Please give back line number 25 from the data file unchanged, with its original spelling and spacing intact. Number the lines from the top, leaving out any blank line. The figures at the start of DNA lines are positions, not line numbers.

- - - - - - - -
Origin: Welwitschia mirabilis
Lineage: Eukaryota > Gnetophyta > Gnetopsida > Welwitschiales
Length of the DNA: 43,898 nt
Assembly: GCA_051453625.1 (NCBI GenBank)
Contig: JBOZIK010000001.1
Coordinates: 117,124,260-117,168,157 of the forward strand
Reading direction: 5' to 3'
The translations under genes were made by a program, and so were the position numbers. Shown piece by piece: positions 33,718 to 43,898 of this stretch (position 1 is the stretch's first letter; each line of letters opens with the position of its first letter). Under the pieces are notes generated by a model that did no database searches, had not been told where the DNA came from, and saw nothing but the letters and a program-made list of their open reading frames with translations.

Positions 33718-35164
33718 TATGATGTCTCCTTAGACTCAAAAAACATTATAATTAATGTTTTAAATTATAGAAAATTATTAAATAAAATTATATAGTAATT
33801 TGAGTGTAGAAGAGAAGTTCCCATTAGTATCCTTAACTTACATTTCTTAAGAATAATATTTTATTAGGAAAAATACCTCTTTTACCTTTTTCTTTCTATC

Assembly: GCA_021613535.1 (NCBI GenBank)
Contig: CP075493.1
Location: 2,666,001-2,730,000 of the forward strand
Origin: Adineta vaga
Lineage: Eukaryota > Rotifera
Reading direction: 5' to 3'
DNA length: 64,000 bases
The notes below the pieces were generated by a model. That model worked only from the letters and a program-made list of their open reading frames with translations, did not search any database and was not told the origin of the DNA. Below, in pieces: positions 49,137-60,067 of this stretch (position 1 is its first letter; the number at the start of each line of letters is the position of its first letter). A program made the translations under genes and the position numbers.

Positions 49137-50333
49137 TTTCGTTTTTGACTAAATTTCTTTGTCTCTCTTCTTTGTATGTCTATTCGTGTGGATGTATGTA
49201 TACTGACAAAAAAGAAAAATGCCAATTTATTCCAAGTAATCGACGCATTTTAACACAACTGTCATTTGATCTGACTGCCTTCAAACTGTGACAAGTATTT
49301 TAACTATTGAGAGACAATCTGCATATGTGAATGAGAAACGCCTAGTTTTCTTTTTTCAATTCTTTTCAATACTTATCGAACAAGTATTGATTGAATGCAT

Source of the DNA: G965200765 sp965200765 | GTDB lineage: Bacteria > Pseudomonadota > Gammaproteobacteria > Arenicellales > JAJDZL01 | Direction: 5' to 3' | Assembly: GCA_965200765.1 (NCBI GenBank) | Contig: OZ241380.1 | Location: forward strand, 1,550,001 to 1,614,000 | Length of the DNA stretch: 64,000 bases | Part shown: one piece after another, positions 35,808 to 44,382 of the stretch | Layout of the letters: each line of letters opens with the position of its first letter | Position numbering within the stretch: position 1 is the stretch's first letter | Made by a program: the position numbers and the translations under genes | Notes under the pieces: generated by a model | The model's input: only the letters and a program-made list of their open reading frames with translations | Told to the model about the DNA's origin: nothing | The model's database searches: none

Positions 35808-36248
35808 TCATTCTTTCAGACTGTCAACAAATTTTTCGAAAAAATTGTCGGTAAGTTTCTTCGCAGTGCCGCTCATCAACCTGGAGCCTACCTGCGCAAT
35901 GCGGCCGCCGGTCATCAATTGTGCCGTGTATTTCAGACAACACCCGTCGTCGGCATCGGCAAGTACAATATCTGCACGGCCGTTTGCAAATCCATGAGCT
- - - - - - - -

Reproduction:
Positions 35808-36248